The FDA’s pre-approval inspection (PAI) is a critical time-to-market prerequisite to getting your new drug product licensed and approved for commercial manufacturing. Delays caused by unfavorable PAI results can cost millions of dollars.
This white paper discusses:
- The criteria used by the FDA for deciding whether an inspection is to be conducted for a given application
- The two types of pre-approval inspections performed: priority and discretionary
- The composition of the FDA inspection team
- Pre-PAI readiness assessment focus areas to improve your probability of success
- A summary of the findings or deficiencies that will result in a recommendation to withhold PAI approval
- Special considerations for virtual companies
The Federal Food, Drug, and Cosmetic Act (FD&C Act) provides that the FDA may approve a new drug
application (NDA), an abbreviated new drug application (ANDA), or a biologic licensing application (BLA) if—among other requirements—the methods used in, and the facilities and controls used for, the manufacturing, processing, packaging, and testing of the drug are found adequate, and ensure and preserve its identity, strength, quality and purity.
Another important regulatory initiative is FDA’s “Pharmaceutical Current Good Manufacturing Practices for the 21st Century.” Published in 2002, this initiative encourages implementation of risk-based and science-based approaches that focus agency attention on critical areas and incorporate inspection of the level of the applicant’s process and product understanding, an evaluation of the firm’s manufacturing readiness and verification of authenticity of submitted data.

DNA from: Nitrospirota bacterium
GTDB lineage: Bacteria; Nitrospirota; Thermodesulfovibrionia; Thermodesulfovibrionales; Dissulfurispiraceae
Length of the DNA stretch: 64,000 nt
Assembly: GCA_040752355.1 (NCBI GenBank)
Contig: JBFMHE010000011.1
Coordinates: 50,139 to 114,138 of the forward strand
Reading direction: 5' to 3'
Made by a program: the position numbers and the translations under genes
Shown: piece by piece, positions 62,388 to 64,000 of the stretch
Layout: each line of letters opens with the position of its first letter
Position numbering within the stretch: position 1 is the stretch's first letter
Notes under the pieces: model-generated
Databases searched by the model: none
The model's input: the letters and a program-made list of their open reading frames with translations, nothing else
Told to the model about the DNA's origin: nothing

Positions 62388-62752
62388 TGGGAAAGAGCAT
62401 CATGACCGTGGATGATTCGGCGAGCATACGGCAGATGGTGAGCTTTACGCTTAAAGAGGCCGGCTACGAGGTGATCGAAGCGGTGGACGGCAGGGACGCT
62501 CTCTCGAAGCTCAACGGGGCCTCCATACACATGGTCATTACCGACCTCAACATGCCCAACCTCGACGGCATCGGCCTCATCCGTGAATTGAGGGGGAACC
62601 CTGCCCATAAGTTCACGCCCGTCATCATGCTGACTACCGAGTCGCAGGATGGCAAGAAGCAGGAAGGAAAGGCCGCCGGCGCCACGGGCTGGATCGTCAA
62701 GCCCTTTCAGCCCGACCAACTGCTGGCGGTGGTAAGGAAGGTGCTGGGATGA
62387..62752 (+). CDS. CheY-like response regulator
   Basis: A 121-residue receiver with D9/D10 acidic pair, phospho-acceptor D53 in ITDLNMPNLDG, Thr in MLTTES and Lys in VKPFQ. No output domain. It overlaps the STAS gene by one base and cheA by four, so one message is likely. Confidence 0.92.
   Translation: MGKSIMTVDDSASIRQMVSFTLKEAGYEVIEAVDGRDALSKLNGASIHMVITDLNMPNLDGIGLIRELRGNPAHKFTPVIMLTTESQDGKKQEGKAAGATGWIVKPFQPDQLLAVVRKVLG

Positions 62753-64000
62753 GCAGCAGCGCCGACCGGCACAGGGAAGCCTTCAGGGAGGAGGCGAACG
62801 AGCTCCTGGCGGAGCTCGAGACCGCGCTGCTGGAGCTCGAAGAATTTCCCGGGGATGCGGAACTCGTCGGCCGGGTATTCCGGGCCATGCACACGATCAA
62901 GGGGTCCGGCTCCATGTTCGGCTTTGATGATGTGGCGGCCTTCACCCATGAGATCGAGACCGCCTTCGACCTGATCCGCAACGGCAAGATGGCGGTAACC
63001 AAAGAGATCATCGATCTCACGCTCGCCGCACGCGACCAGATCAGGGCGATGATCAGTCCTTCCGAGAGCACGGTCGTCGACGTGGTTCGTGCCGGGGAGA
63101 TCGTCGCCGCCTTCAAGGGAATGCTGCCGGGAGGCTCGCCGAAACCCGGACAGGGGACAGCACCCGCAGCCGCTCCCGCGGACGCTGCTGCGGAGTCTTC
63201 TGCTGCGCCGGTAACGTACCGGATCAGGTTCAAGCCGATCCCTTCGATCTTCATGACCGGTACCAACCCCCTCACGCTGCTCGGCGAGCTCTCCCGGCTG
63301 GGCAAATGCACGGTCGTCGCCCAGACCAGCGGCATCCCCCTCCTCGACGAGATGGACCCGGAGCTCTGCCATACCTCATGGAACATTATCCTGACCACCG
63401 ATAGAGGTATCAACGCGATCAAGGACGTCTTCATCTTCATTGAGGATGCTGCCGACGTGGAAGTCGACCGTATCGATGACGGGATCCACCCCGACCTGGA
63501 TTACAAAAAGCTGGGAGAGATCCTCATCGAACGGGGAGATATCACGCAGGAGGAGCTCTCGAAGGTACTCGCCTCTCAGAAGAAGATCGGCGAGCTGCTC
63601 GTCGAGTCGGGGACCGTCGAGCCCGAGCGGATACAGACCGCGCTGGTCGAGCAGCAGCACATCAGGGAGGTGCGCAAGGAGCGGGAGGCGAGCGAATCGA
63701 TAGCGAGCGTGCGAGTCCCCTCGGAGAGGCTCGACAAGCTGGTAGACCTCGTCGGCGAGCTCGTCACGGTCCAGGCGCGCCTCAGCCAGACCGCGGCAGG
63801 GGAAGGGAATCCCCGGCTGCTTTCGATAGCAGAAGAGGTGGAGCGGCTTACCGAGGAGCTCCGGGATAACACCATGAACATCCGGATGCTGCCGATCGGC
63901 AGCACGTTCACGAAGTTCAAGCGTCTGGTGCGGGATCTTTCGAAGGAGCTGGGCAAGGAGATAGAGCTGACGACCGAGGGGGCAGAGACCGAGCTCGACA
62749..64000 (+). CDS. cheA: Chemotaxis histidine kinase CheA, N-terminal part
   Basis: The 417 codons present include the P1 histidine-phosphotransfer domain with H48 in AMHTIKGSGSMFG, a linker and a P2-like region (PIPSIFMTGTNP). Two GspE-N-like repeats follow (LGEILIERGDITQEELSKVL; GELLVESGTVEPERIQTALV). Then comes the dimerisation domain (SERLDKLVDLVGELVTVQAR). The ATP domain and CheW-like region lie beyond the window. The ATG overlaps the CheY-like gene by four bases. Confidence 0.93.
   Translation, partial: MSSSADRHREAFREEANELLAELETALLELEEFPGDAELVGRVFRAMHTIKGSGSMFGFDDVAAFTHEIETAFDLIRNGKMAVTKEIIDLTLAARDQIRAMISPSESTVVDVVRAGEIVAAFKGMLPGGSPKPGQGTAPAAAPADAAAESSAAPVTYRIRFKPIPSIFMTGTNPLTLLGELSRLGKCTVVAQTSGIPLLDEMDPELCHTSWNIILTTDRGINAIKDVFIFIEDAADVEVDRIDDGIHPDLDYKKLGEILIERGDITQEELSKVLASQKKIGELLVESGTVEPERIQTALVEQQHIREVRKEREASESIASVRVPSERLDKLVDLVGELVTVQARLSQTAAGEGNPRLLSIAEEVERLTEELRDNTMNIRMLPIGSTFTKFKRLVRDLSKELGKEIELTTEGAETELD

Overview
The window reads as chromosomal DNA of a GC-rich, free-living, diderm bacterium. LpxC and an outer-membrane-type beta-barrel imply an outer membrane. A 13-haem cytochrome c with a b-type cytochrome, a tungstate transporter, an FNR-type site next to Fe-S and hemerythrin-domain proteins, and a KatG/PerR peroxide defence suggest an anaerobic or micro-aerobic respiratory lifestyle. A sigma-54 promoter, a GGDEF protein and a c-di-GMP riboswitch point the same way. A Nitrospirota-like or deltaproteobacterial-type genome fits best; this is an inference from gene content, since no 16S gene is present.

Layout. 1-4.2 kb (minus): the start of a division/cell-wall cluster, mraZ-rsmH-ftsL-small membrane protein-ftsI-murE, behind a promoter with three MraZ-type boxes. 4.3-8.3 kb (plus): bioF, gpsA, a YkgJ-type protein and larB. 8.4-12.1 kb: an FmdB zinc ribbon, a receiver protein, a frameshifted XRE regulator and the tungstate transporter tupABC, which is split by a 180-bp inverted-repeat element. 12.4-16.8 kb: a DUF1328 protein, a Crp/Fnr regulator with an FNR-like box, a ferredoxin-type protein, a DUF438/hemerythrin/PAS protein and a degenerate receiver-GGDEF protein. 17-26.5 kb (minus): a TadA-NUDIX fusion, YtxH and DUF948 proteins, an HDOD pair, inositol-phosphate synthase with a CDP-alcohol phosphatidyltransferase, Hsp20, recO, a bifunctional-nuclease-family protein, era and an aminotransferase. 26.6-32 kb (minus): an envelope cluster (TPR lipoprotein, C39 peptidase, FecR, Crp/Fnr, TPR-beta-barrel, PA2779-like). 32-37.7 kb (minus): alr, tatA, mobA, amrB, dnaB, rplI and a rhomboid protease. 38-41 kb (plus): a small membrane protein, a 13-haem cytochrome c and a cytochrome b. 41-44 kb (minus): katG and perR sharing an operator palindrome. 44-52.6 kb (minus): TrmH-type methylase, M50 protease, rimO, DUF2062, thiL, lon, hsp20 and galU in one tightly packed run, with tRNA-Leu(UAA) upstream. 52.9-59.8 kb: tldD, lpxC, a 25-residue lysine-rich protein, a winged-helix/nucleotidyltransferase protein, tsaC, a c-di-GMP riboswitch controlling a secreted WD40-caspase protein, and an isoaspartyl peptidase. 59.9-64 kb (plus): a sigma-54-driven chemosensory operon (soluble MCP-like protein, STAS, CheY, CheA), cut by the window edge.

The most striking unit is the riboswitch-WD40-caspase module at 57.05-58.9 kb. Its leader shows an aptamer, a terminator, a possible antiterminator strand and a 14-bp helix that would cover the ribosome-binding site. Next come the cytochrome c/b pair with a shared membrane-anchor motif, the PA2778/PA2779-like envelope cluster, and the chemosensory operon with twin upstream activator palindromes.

These two regulations then direct the FDA district office in the evaluation of establishments by on-site inspections and/or the establishment file review when a firm is named in the Chemistry, Manufacturing and Controls (CMC) section of an NDA, ANDA, or BLA.
In discharging its responsibilities, the FDA’s compliance program establishes criteria for deciding whether on-site pre-approval inspections (PAIs) are to be conducted for a given application. In some cases, the FDA may have sufficient current and pertinent information to arrive at scientific decisions for site acceptability without conducting a PAI. The programs risk-based criteria for performing an on-site inspection for an application is meant to ensure that the agency’s inspection resources are directed to the greatest possible protection of public health.